This question is at the heart of the issue as the red portraits will be considered great art if they are by Andy Warhol and , well, perhaps not really art if they are not. An expert is only an expert if people agree on his/her expertise and adhering to the expert’s opinions. It is not only the Andy Warhol Art Authentication Board that is deciding that the red Warhol portraits are not actual Warhols – it is also anyone, including art collectors, advisers, curators, museums, and dealers who accept and act upon their decision. What if collectors, dealers, museums, curators ignore the stamps of denied and findings of the board? Or any art expert? Who really decides if the Emperor is wearing any clothes for you? Is there a fall domino effect that will befall other art professionals who accept the strange possibility that the authentication board is correct and that a self portrait that was signed by an artist and sent to a close friend, then included in a catalogue raisonné that was approved and also signed by the artist is not actually to be considered the work of the artist? Is discrediting a work of art accomplished simply by stamping “denied” on the verso? Why does this have to be?
To mitigate, even turn the tables on the dreaded and seemingly powerful “Denied” stamp, I am “stamping” the word: DENIED on the back of ever single authentic red Andy Warhol stand alone portrait I create and sign. This includes the Double Un – Denied Andy Warhol along with a small edition of Holiday cards I am privately sending. Although I am a Post Conceptual artist, I see the lettered stamp on the verso as a kind of Word Art that somehow adds conceptually to the image and work on the front side. On November 11, 2009 in a second kind of article dubbed ‘What Is an Andy Warhol?’: An Exchange in the New York Review of Books In an answer to Joel Wachs ‘s comments in letters to the Editor Richard Dorment answers Joel Wachs’ comments in the Letters to the Editor concerning the original article linked above.
Richard Dorment writes,” Readers should not be fooled by Mr. Wachs’s bluster. His complaints are a diversionary tactic intended to shift attention away from the sublime idiocy of his board’s closing sentence in its letter: ‘It is the opinion of the authentication board that said work is NOT the work of Andy Warhol, but that said work was signed, dedicated, and dated by him.’ Not the work of Andy Warhol but signed, dedicated and dated by him?
What would Marcel Marcel Duchamp say?
UPDATE: Wednesday, January 5, 2010– This blog article and @judyrey are honored with 15 MINUTES OF FAME via @WarholWednesday on Twitter. For the next week this article is linked and featured on @WarholWednesday’s Twitter Profile page and messages Tweeted about this award!
UPDATE: November 10. 2010 – According to stories carried in the major press the case also included allegations by Joe Simon-Whelan claiming that the Warhol Foundation illegally restrained trade and rigged prices, “…engaged in any conspiracy, anti competitive acts, or any other fraudulent or illegal conduct”. Huh?!This is going way overboard as all that was at issue was the authenticity of one artwork, which is a print in a series. These unsubstantiated claims are, according to U.S. District Judge Andrew Peck, “Frivolous allegations.” This information was not put forth in the press releases and information that seemed to focus on the authenticity of one work of art! Fortunately the case was dismissed as an agreement was reached between the parties, wherein Simon-Whelan received nothing and the Warhol Foundation decided not to try to recover legal costs as the plaintiff lacks assets.
“Not only did we not pay him any money, but he admitted on the record in court that there was no basis for his allegations, and the court agreed,” said Nicholas Gravante, an attorney for the foundation.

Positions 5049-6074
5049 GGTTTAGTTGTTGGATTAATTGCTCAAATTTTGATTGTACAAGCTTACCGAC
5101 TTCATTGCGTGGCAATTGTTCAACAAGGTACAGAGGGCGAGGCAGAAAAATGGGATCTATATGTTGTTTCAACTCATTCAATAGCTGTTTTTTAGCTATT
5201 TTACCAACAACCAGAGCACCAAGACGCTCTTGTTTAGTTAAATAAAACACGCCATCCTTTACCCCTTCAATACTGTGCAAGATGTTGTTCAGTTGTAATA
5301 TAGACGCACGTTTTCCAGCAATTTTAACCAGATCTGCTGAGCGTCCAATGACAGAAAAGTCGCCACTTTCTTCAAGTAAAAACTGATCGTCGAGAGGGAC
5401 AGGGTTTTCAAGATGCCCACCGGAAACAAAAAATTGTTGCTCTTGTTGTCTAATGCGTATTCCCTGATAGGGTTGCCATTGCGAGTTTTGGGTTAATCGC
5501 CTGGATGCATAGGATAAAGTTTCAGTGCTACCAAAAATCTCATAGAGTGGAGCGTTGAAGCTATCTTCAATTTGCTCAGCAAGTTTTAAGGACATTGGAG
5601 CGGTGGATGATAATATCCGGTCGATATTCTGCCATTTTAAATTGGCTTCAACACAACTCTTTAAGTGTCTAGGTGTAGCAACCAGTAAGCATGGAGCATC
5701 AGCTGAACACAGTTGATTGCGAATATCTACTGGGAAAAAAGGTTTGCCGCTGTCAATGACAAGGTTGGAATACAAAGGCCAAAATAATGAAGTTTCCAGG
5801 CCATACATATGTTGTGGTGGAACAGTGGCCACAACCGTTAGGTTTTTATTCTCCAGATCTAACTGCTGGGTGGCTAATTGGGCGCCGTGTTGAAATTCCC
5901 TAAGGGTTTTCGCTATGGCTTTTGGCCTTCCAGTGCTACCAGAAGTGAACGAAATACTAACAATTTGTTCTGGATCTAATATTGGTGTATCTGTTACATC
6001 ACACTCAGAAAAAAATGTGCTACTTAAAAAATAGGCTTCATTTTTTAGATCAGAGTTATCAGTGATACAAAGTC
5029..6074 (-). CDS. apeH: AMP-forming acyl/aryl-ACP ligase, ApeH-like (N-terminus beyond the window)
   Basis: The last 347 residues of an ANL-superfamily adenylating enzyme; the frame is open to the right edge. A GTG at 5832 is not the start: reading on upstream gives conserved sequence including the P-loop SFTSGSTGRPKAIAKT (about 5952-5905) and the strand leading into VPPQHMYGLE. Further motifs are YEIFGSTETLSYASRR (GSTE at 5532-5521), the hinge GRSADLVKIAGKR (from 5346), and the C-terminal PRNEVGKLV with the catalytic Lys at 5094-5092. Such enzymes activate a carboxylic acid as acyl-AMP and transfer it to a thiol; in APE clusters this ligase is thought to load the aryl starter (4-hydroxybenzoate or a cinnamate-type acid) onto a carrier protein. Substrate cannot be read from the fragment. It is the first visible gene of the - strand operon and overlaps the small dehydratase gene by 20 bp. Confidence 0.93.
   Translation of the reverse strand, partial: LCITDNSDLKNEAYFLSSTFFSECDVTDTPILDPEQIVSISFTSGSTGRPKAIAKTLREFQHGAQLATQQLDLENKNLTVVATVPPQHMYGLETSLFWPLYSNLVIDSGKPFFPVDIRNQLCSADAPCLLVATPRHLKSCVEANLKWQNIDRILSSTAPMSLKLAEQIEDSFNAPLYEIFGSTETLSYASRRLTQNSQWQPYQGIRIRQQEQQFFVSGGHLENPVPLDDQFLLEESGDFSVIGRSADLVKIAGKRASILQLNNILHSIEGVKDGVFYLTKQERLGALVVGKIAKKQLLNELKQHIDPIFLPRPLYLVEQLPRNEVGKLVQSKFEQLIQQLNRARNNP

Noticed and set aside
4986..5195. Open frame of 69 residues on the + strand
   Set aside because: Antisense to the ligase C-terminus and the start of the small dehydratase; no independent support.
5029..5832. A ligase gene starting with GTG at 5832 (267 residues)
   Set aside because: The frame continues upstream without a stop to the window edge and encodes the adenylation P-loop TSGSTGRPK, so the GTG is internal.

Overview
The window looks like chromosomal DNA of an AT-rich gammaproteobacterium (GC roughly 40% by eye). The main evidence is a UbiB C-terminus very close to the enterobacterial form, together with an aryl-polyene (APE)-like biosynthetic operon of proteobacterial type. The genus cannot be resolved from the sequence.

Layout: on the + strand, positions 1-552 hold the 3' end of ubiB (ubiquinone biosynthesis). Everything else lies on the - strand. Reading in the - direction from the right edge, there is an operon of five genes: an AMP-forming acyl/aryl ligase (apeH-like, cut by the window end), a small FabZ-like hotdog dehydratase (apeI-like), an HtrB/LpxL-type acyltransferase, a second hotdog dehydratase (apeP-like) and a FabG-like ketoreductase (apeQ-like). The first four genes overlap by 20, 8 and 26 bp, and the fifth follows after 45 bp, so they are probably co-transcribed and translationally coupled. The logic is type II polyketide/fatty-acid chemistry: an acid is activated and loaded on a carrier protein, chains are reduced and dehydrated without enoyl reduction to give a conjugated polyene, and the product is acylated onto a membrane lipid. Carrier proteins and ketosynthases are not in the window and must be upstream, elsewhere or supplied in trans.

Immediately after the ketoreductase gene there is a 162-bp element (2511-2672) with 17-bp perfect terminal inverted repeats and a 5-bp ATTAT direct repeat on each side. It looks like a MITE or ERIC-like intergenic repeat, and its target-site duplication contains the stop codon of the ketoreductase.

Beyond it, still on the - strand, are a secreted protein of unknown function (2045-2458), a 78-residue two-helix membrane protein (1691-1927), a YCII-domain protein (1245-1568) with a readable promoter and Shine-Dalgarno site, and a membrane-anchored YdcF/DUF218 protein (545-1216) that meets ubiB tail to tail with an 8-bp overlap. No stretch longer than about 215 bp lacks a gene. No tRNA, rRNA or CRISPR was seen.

I am appalled at the allegations and believe that the term “frivolous” may be legally correct, but falls as short as a grain of sand used to describe a mountain, when it comes to these false allegations about the Warhol Foundation. While I continue to hold that the artwork is an authentic Warhol – for the sake of the artist and other collector’s—certainly not Joe Simon-Whelan, given these unsupported, and clearly to me false allegations about the Warhol Foundation, I support the current dismissal of the case.
The above basic black and white Scripture Portrait, Psalm 19 (Andy Warhol ) seen here was used for over three weeks by Interview Magazine as their avatar on twitter and to represent their Twitter presence on Facebook. Interview Magazine assumed it was by Warhol himself! However, the work is actually created with using hand drawn & painted tiny symbols as strokes. The symbols used are the original letters of Psalm 19. Several models (art & photos) inspired this work including the Denied Red Portrait pictured above. My work captures that expression.
If we ask the question, “What American artist and founder of a revolutionary art theory created an authentic red portrait of Andy Warhol?” Currently, the only correct answer to that question would be Judy Rey Wasserman, according to the actions of the Andy Warhol Art Authentication Board, Inc. Although it is possibly 15 minutes of fame I could happily bask in, there’s deeply something amiss in the answer not also including Andy Warhol, his name first , especially since my work is an homage to his.
At the top of this article is my current stamp is shown. It is handmade from Styrofoam, which can be cut and pushed out , sort of like a piece of lino, only the Styrofoam is far more fragile making rigid lines and perfection impossible. The fragility of the Styrofoam refers to the fragility of truth and artist’s connection to a work, both physically as it passes to a collector and now Warhol’s connection to his red portraits.
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Judy Rey Wasserman is an artist and the founder of Post Conceptual Art theory and also the branch known as UnGraven Image Art.
Post Conceptual UnGraven Image Art theory is based at the intersection of ancient spiritual wisdom and cutting-edge contemporary science. It shows us a new and enhanced spiritual and science-based way to see the world. It is a life changing vision that can even become an actual new way of seeing that is a fulfillment of biblical prophecy. Can this be true? See for yourself.
Check out the Fine Art Limited Editions and God’s Word open edition prints, books, and printables that are currently available to you through Judy Rey’s Art of Seeing The Divine Shop. You don’t have to buy to avail yourself of the art and inspiration available there. However, if you select to collect investment quality archival art, or decorate your home with images created with strokes that are original letters from Bible texts, or buy a gift for someone special, there is a secure shopping cart that accepts most credit cards so your purchase is easy to accomplish. https://artofseeingthedivine.com.